Delivering the news in the late 1940s that Universal Pictures would not release Stuart Schulberg's documentary about the 1945–1946 Nuremberg trials of 22 senior Nazi officers, the company's p.r. flack explained to the film's producers that "the subject matter and the way it is treated is altogether too gruesome to stomach." But now that we are up to our necks in Holocaust iconography, are we unshockable? Does the release of a remastered Nuremberg, 60 years after the trial, add to the uncomfortable sense that we all may be perpetuating genocide porn? Certainly it adds to our growing desensitization, though it's clear that was not the intention of Schulberg's daughter, Sandra, and Josh Waletzky, who supervised a painstaking restoration for the film's first theatrical release in North American theaters. With sober narration by Liev Schreiber, Nuremberg is clearly a labor of love and a posthumous restitution to the Schulberg brothers (Stuart's famous sibling, Budd, was involved in the filmmaking as well). The new film's most notable achievement is a refreshed soundtrack that allows us to actually hear the defendants' translated testimony, a tawdry ragbag of defiance, denial, rationalization, Hitler blame, and mutual betrayal. Also newly audible are American prosecutor Justice Robert H. Jackson's stirring addresses: "Let Nuremberg stand as a warning to all who plan and wage aggressive war," he said. If there's a takeaway for audiences today, it's a sad one of lessons ignored or flouted after half a century of global mass murder.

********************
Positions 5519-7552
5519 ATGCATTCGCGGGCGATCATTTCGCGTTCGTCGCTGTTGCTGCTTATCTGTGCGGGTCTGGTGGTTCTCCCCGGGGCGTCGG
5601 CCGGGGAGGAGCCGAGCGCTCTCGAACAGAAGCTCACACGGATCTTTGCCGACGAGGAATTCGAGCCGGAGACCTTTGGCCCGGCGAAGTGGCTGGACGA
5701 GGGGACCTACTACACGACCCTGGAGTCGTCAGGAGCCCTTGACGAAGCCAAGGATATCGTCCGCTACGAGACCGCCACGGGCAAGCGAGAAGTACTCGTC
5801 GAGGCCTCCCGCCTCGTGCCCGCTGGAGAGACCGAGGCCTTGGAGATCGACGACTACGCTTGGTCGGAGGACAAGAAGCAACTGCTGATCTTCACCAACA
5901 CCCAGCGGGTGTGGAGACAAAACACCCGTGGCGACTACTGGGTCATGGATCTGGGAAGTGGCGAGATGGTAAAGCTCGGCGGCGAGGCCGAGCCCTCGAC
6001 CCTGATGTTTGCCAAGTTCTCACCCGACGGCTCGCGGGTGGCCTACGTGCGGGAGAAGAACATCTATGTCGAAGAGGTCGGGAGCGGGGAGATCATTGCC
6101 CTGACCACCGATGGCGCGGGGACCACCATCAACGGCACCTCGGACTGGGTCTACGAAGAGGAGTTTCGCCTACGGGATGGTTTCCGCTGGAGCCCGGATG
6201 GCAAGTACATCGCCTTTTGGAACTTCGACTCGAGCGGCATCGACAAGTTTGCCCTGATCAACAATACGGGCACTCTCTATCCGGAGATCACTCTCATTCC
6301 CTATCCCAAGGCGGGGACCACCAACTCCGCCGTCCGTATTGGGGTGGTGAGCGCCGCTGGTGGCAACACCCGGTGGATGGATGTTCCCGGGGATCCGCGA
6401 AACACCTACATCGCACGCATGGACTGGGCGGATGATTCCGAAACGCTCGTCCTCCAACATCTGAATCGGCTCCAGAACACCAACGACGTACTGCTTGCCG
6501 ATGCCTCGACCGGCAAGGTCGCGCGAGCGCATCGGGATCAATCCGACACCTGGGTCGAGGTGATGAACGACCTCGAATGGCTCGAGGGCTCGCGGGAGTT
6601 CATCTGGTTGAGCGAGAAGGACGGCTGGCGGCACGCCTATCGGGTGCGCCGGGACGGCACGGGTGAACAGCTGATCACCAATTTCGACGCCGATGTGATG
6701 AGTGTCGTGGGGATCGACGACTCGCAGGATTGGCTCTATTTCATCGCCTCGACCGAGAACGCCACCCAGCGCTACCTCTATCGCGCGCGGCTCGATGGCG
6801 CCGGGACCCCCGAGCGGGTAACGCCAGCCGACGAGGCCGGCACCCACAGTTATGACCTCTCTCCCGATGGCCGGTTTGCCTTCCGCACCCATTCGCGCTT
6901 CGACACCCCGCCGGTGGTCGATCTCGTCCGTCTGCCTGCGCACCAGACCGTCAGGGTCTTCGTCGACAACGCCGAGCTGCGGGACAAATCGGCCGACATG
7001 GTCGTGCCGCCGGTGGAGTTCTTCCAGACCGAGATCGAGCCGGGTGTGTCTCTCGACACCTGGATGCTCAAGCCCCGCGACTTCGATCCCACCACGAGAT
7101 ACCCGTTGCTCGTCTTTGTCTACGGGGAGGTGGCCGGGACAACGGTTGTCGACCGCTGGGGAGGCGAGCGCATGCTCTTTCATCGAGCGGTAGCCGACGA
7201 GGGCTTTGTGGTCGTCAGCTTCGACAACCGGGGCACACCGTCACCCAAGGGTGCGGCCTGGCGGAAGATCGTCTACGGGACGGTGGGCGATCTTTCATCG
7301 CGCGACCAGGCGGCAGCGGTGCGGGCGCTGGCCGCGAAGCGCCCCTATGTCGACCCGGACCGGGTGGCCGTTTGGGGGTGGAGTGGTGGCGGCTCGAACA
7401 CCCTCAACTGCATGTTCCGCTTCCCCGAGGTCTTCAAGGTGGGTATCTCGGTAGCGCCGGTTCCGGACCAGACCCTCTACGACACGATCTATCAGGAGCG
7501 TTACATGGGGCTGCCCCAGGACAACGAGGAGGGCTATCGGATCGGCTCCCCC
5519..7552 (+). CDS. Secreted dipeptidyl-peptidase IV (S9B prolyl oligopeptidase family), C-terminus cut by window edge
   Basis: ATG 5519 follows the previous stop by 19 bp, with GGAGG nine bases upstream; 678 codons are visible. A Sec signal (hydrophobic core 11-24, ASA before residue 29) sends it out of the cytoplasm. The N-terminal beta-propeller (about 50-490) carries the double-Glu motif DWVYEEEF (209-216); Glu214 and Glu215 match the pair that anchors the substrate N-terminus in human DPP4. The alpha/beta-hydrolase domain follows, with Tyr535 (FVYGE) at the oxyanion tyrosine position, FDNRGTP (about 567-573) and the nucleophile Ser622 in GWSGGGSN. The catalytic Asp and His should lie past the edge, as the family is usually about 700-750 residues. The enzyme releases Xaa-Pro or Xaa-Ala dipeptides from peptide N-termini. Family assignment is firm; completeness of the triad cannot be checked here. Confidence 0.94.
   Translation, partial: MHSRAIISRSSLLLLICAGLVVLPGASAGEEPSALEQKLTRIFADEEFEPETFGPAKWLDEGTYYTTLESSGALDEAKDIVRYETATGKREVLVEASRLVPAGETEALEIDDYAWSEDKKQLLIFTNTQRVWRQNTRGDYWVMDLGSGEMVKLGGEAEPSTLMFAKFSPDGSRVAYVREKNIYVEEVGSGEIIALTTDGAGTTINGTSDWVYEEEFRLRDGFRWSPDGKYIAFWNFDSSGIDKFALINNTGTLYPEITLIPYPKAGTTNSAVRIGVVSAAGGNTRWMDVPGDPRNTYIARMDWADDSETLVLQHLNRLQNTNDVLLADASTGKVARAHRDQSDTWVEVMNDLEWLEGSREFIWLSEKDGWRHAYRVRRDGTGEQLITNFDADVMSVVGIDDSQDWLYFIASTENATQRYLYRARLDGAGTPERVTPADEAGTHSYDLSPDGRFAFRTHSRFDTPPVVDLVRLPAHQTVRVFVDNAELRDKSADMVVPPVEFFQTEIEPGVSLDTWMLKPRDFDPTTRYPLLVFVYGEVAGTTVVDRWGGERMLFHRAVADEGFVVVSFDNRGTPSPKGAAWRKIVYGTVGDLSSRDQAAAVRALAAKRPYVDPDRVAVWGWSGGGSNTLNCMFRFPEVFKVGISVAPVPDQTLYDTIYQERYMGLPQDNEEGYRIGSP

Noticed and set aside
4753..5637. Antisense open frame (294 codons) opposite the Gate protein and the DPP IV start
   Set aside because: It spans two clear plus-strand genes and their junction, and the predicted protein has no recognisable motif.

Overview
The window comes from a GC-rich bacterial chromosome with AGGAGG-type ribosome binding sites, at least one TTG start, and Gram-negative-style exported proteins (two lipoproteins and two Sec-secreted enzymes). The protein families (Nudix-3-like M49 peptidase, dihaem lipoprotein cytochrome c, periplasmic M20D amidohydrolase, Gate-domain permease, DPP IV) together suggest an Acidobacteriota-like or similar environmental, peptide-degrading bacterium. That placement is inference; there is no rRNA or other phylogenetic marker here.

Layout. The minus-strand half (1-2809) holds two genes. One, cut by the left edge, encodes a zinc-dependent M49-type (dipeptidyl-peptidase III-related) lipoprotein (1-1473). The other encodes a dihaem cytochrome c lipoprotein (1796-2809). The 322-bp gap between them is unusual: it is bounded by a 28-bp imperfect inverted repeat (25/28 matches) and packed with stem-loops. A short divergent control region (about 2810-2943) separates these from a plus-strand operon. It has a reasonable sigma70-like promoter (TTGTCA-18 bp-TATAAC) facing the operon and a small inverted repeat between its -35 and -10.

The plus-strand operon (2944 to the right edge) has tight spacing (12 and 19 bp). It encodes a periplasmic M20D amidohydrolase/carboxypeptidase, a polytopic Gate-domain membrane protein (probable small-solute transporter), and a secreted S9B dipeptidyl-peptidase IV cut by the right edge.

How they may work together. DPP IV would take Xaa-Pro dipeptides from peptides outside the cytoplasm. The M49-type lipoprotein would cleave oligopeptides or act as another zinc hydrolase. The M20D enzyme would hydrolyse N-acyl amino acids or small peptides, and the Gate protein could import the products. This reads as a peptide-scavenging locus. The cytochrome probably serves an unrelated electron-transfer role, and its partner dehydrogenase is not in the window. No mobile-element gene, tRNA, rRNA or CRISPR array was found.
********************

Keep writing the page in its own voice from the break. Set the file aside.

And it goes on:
The cameras roll on Nazi defendants.
Runs at Varsity, Fri., Feb. 25â€“Thurs., March 3. Not rated. 78 minutes.